With so much supply dependent on so few companies and facilities, safety problems that arise anywhere in the system can result in enormous disruptions. Nearly half of the shortages followed inspections that found serious quality problems, including injectibles that had glass shards, metal filings and bacterial and fungal contamination, the reports found.
Even the generic drug industry is calling for more regulation. The industry recently agreed to provide the F.D.A. with nearly $300 million annually to bolster inspections and speed drug applications. That amounts to about 1 percent of the industry’s revenues and about 5 percent of its profits in the United States, an extraordinary vote of confidence in the government’s ability to improve the situation.
This money and an industry campaign to build more capacity may eventually resolve much of the supply disruptions. In the meantime, Mr. Obama will promise Monday to strengthen the staff of the drug agency’s shortages team to deal with what are expected to be far more and detailed communications with manufacturers about events that could affect drug supplies, officials said.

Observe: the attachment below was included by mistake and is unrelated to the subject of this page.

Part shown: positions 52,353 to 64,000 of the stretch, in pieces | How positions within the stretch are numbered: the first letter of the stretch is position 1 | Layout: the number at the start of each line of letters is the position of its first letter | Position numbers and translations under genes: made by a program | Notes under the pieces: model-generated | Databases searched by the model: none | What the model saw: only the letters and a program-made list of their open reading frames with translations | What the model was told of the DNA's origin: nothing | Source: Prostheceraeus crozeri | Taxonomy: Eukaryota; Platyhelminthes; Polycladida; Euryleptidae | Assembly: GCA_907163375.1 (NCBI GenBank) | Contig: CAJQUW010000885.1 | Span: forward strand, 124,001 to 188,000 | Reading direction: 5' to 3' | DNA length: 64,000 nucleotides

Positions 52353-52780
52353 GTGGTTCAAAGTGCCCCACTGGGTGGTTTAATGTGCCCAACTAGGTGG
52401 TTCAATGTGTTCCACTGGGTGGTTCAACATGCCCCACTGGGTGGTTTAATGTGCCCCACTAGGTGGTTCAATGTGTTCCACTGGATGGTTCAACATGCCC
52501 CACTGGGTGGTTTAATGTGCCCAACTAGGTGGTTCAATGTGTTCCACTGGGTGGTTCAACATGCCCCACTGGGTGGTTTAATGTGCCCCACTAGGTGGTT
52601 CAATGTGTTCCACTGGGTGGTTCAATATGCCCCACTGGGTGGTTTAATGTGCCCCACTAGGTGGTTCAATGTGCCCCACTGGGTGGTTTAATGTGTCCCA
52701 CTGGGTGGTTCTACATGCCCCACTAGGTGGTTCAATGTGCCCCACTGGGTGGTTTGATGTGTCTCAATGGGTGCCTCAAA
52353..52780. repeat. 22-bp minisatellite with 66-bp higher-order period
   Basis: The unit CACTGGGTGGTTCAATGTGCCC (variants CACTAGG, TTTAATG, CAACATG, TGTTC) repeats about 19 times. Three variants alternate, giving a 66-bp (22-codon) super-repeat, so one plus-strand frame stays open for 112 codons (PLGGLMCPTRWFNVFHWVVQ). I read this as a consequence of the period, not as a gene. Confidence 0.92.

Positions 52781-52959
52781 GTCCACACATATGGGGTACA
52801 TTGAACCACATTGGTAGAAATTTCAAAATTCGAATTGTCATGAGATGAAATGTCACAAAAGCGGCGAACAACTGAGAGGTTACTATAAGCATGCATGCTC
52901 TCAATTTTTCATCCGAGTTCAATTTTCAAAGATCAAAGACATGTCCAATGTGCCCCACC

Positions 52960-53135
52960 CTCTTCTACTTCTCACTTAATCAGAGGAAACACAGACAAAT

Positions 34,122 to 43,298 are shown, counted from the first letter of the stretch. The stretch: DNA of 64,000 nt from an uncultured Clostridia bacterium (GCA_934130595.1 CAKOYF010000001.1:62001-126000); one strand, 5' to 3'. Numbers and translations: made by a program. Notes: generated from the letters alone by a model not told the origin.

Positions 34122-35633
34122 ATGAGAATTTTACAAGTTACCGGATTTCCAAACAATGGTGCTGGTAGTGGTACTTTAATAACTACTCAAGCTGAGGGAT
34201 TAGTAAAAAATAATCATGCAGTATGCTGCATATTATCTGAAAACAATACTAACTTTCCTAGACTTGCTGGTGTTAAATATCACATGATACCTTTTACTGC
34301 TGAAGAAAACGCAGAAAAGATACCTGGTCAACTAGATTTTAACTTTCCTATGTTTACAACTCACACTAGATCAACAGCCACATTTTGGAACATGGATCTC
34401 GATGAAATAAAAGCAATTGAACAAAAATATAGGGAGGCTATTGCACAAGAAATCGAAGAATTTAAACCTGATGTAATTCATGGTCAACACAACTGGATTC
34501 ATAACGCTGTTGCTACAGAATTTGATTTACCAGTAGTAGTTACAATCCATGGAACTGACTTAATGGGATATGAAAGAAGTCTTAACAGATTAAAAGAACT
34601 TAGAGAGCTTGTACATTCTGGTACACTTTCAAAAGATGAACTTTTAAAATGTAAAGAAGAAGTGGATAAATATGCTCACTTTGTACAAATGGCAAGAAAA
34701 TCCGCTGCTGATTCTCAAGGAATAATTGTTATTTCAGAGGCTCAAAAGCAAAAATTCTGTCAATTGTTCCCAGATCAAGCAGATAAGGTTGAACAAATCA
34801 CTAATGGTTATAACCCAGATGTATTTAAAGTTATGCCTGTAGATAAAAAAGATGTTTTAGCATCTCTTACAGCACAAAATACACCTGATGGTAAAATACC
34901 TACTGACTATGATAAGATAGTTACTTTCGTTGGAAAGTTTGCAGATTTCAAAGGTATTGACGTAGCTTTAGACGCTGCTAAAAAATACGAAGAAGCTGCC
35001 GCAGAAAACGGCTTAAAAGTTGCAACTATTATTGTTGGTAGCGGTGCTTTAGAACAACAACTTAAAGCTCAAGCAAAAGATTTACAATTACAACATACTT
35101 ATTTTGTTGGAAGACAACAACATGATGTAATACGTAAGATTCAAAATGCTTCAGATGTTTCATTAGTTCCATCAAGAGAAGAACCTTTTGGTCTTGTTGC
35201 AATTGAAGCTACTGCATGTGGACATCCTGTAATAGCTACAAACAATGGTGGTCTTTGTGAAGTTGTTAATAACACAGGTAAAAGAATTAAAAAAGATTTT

The administration will also send letters to manufacturers reminding them of their legal responsibility to report pending supply disruptions of certain drugs and to encourage them to notify the drug agency of events that could possibly lead to disruptions even when not required to do so.
The rules needed to expand required notifications will take time to finalize, but the president’s order will speed that process, administration officials said. The president will also announce his support of legislation proposed in both the House and Senate to expand even further reporting requirements from manufacturers.
Mr. Obama’s order that the F.D.A. report to the Justice Department possible instances of price gouging or collusion is largely directed at the shadowy and fading world of small wholesalers that buy drugs from one set of users and in times of shortage sell them at huge markups to another. In one case, a leukemia drug that normally sold for $12 per vial was being sold for $990 per vial — 80 times higher. A survey found that small wholesalers typically increased prices by 650 percent during shortages.